The results presented here constitute the first in situ evidence of the afferent arm of the immune response to our cell-based melanoma vaccine. In every patient of the vaccine arm, a three phase local reaction took place: (i) large erythema (typically 10 cm diameter) with a smaller edema (typically 3 cm diameter) at the injection site which started on day 2 and lasted about 5–7 days; (ii) this local reaction later transformed into an erythematous papule, which occasionally ulcerated, and lasted several weeks; (iii) the dermal reaction subsided but a subcutaneous nodule persisted, lasting several months. Other trials with autologous non-small-cell lung tumor vaccines and GM-CSF reported development of erythemas with indurations following immunization, supporting these findings (8, 9). The histological and immune profiling of the vaccination site biopsy of patient #1 revealed a potent local inflammatory response, including highly irrigated and infiltrated zones. The CSF-470 vaccine is comprised of allogeneic lethally irradiated CM cells; thus, a host versus graft rejection reaction is expected at the vaccination site, fueled by BCG and GM-CSF. Interestingly, we could detect in situ affluence of CD11c+ APCs that incorporated MART-1 Ag and interacted locally with CD8+ cells, persisting for several weeks after vaccination (Figure 3). This suggests that Ag presentation takes place at the immunization site. Although the classic paradigm proposes that Ag presentation occurs exclusively in secondary LNs, evidence from afferent lymph vessels in normal human skin revealed an increased number of mainly memory/effector CD4+CD45Ro+ T cells and IL-12+ DCs in contact with IFN-α-producing T cells, supporting that T cells may be stimulated by APCs in peripheral tissues (10). Additionally, tertiary lymphoid structures (TLS) can arise in non-lymphoid organs during chronic inflammation, as seen in autoimmune responses, graft rejection, atherosclerosis, microbial infection, and cancer (11). TLS can generate effector and memory T cells that lead to allograft rejection (12). We have described the development of TLS in mice following repeated immunization with DC loaded with apoptotic/necrotic B16 melanoma cells, supporting the important role of local events in the generation of a systemic anti-tumor immune response (13).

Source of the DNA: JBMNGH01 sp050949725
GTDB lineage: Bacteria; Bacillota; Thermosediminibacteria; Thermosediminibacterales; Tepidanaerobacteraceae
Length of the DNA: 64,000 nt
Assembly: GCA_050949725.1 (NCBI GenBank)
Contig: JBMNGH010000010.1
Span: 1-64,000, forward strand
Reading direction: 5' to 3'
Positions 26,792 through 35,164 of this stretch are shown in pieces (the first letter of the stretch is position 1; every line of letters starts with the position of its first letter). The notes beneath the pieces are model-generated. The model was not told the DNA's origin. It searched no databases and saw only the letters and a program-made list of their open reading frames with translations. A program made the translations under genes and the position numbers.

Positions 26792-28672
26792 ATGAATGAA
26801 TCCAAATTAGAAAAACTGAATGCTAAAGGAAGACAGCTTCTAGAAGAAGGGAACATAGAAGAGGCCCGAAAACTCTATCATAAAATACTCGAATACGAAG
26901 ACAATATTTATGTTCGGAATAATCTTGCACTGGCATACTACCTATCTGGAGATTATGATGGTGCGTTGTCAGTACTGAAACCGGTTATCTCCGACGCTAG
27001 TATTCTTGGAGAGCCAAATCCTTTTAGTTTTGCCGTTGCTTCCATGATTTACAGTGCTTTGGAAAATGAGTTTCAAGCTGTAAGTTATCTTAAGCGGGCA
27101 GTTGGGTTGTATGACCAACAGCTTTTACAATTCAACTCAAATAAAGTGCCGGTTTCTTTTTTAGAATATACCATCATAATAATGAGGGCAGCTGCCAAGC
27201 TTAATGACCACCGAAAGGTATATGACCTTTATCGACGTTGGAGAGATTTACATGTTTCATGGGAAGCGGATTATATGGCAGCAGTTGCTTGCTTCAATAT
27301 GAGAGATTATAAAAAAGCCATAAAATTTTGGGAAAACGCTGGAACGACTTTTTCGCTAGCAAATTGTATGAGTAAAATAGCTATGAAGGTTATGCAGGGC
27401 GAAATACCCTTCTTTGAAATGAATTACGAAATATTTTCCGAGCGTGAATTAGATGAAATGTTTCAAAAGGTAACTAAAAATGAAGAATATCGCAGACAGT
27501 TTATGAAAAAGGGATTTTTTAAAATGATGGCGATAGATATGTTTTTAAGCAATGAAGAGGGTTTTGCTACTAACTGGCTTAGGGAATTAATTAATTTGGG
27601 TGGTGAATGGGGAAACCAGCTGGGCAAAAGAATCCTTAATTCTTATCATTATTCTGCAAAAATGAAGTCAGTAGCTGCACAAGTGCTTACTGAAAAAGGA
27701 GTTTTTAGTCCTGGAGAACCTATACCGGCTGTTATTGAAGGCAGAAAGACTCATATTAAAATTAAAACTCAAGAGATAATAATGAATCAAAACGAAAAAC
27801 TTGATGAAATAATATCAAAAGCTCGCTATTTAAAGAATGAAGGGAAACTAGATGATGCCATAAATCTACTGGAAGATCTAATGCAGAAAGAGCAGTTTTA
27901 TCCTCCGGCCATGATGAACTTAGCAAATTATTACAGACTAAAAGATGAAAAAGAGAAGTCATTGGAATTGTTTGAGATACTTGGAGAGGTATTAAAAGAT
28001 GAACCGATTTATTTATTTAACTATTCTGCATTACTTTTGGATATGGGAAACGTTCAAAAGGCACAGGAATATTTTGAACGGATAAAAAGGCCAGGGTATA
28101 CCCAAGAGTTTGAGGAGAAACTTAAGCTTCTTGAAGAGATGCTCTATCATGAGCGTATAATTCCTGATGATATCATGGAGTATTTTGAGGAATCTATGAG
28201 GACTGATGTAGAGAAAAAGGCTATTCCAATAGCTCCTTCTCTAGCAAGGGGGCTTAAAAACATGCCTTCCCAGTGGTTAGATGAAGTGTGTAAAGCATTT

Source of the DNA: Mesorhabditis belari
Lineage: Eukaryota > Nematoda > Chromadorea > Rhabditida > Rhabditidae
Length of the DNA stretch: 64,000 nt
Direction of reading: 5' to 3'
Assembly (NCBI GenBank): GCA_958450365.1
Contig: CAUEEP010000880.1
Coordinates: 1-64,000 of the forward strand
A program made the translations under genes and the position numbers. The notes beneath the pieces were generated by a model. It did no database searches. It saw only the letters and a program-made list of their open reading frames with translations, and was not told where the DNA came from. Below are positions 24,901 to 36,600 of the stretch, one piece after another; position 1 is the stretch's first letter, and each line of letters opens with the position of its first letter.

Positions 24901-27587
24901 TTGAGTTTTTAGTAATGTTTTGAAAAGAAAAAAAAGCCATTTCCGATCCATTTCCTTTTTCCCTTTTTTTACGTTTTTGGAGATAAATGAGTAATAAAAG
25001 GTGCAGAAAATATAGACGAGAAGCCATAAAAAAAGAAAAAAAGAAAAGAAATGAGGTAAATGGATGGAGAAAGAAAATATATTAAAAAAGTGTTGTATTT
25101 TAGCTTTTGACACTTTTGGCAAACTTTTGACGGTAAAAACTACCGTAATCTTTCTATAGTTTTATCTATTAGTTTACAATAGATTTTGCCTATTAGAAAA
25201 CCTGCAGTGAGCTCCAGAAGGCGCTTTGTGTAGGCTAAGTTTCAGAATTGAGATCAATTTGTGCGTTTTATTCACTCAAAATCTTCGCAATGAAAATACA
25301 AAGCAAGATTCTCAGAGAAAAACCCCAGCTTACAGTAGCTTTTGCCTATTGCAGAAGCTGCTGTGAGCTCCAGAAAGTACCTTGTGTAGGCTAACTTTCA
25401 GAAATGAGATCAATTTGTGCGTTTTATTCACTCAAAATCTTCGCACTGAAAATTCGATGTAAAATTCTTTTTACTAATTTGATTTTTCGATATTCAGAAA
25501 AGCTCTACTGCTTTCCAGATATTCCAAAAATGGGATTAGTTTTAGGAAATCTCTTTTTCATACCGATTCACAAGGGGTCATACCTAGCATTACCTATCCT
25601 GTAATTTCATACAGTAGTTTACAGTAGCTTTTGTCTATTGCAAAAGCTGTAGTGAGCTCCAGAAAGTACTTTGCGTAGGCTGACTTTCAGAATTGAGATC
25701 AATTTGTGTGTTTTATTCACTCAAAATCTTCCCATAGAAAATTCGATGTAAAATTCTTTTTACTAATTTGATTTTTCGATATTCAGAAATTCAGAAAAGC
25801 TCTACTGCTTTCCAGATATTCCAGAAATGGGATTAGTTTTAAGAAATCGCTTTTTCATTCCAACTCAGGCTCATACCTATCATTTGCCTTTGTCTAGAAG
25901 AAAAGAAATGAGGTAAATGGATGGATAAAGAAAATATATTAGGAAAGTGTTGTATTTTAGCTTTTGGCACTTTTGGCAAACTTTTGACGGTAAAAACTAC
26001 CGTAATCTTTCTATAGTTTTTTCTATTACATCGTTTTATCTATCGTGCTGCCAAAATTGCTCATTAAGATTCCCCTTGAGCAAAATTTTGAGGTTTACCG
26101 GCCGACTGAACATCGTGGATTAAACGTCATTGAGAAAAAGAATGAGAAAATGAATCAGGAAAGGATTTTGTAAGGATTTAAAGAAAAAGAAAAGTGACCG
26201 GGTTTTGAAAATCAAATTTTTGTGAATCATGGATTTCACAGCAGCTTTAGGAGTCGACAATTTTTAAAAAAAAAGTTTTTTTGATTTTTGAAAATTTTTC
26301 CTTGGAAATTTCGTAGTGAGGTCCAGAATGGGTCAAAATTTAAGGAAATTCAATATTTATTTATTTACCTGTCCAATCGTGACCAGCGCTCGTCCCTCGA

We know from murine models that graft infiltration by host inflammatory monocytes and DCs is a hallmark of graft rejection; after which APCs travel to the LNs and cross-prime CD8+ T cells, the main effectors of graft rejection (14). Previous reports on allogeneic GM-CSF-secreting tumor cell vaccines in patients with pancreatic adenocarcinoma showed affluence of mononuclear and eosinophilic cells at the vaccination site on day 3 and increased CD3+ cells infiltration on day 7 (15). In other study with prostate cancer patients, immunization led to recruitment of CD1a+ DCs, CD68+ macrophages, eosinophils, and neutrophils 4 days following inoculation; CD4+ and CD8+ cell affluence increased with immunizations (16). Pioneering work from Dranoff et al. showed that immunization with lethally irradiated autologous tumor cells transfected with GM-CSF induced specific immune responses in several pathologies including CM, leukemia, and brain cancer (6, 17, 18). Immunization with this formulation in CM patients revealed intense infiltration with T lymphocytes, DCs, macrophages, and eosinophils (6). Examination of the vaccination site here described indicates that a potent immune reaction is taking place, which lasts several weeks, and that it has all the cellular ingredients that might lead to a positive immune response against tumor Ags.

Concluding Remarks

The vaccine inoculation site is the gateway for the induction of an immune response. In this study, we gained access to a vaccine site biopsy from a CM patient following a single immunization. We propose that the generation of an immune response toward tumor Ags by using allogeneic vaccines involves a potent local inflammation, driven by allograft rejection, and fueled by BCG and rhGM-CSF. This would favor a proper immunogenic environment for APC affluence, which subsequently may interact locally with Ags or migrate toward peripheral LNs for Ag presentation. Since the CASVAC-0401 study comprises a total of 13 vaccinations over a period of 2 years, it will be important to analyze the evolution of vaccination sites at several time points in an ad hoc Phase I trial.

Conflict of Interest Statement

The authors declare that the research was conducted in the absence of any commercial or financial relationships that could be construed as a potential conflict of interest.


This study was supported by funds from the Agencia Nacional de Promoción Científica y Tecnológica (ANPCyT), Instituto Nacional del Cáncer (INC), Fundación Cáncer-FUCA, Fundación Sales, and Fundación Mosoteguy, Argentina. The funders had no role in the manuscript design, data collection and analysis, decision to publish, or preparation of the manuscript. JM and MMB are members of the Consejo Nacional de Investigaciones Científicas y Técnicas (CONICET), Argentina. AB is Head of Immunopathology Service at Hospital Interzonal General de Agudos Eva Perón, Buenos Aires, Argentina. MA is a Post-doctoral fellow from CONICET. We thank the Pathology Department and the Library from the Instituto Alexander Fleming for their kind advice and assistance.


Ag/Ags, antigen/antigens; APC, Ag presenting cells; BCG, bacillus calmette guerin; CM, cutaneous melanoma; DC, dendritic cells; LN, lymph node; rhGM-CSF, recombinant human granulocyte macrophage-colony stimulating factor; s.c., subcutaneous; TLS, tertiary lymphoid structures.


1. Barrio MM, Abes R, Colombo M, Pizzurro G, Boix C, Roberti MP, et al. Human macrophages and dendritic cells can equally present MART-1 antigen to CD8(+) T cells after phagocytosis of gamma-irradiated melanoma cells. PLoS One (2012) 7:e40311. doi:10.1371/journal.pone.0040311